GHMC steps up drive against mosquitoes

GHMC steps up drive against mosquitoes
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Highlights

In a recent survey conducted by GHMC on mosquitoes in the Greater Hyderabad, it was revealed that more than 60 per cent of mosquitoes in the city are of Culex type.

• 60 per cent of mosquitoes in the city are of Culex type, says its survey

• Sustained mosquito control efforts key to prevent outbreaks of diseases

Hyderabad: In a recent survey conducted by GHMC on mosquitoes in the Greater Hyderabad, it was revealed that more than 60 per cent of mosquitoes in the city are of Culex type.

The disease-causing viruses and parasites are carried by specific species of mosquitoes. The most prominent mosquito-borne diseases are transmitted by three genera of mosquitoes Aedes, Culex, and Anopheles.

Culex, a large group of mosquitoes also known as common house mosquitoes, are the principal vectors that spread the viruses that cause West Nile fever, St. Louis encephalitis, and Japanese encephalitis, as well as viral diseases of birds and horses. Culex mosquitoes can also transmit the parasitic disease lymphatic filariasis and the bacterial disease tularemia.

GHMC entomology department has been conducting survey of larva for the last three months near areas where seasonal diseases such as dengue and malaria are rampant. While most of the areas reported male Culex mosquitoes, which are harmless, some areas reported Aedes aegypti. It is the yellow fever mosquito that can spread dengue fever, chikungunya, Zika fever, Mayaro and yellow fever viruses, and other disease agents.

Culex mosquitoes feed at night on humans and animals and are found indoors and outdoors. Anopheles mosquitoes are best known for spreading malaria, although they can transmit other diseases. They are active between sunrise and sunset and can be found both indoors and outdoors. Surface-water habitats that become stagnant and enriched to support Culex larval development, such as swamps, marshes, bogs, rice fields, and pastures.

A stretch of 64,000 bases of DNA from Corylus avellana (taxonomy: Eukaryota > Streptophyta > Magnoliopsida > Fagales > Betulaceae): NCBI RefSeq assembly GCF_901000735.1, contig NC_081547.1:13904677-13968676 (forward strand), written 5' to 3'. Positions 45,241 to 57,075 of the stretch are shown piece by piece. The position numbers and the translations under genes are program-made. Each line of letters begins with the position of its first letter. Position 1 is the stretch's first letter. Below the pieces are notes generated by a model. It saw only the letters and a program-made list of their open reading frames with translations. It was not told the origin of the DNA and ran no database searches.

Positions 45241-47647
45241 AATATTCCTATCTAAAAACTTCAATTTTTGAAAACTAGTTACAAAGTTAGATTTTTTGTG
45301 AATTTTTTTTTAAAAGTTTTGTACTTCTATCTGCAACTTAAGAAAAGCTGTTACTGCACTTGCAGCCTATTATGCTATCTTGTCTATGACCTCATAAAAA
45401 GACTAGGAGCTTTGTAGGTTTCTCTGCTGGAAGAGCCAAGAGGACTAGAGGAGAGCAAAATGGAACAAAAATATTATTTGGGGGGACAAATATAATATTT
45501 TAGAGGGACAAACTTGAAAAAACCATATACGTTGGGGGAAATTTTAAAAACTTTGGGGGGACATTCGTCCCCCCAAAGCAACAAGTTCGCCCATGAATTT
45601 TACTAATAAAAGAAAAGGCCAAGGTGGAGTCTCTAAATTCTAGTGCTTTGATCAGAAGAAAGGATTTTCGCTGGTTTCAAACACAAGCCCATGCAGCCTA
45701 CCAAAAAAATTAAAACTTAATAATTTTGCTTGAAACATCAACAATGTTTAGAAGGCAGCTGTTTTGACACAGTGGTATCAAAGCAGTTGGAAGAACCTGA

The survey has found that breeding of Culex is rampant in various circles of Khairatabad zone and GHMC has taken up several measures for preventing mosquitoes in the problematic areas.

Spraying of anti-larva chemicals, releasing of Gambusia fish in water bodies, dropping oil balls and spraying of anti-larva chemicals through drones were taken up. The survey reveals that Aedes aegypti mosquito breeds in stagnated water in tree pots, plates, old tyres and vacant plots, while Culex breeds mostly in sewerage water.

People's participation key

As it is found that Aedes aegypti mosquito bred mostly in the water stagnated in rich and middle-class houses, GHMC believes that the harmful mosquito can be controlled with the help of public participation. To raise awareness, GHMC has been conducting extensive awareness campaigns to inform people to remove stagnated water from tree pots and other items in their houses to prevent harmful mosquitoes. This apart, GHMC entomology department has been spraying anti-larva chemicals on sewerage lines to prevent breeding of Culex mosquitoes as this species can cause swine flu, filariasis and other diseases.

GHMC has been using 150 portable fogging machines, one for each municipal ward, 13 fogging machines fitted to vehicles, two for each zone, and 668 knapsack sprayers, one for each anti-larva spraying team, and 30 power sprayers, one for each circle.

About 2,300 entomology staff have been conducting fogging in 150 colonies per each day. GHMC is planning to double the fogging machines to 300 shortly. Due to the extensive mosquito prevention activities conducted by GHMC, a number of dengue positive cases witnessed drastic fall in the recent days. GHMC has also been focusing on preventing breeding of Anopheles mosquitoes apart from Culex.

GHMC has also started anti-larvae spraying at all the government schools its limits. Its officials are conducting awareness programmes at government schools on measures to be taken for prevention of mosquitoe breeding, and for observance of every Friday as dry day, filtering drinking water, keeping surroundings clean and other measures to prevent dengue and malaria.

Information regarding medical services being provided at major government hospitals, urban care centers, basti davakhanas and special health camps is also being provided to people. Drone technology is being used to spray anti-larvae chemicals on ponds, tanks and other bodies to prevent mosquitoes.

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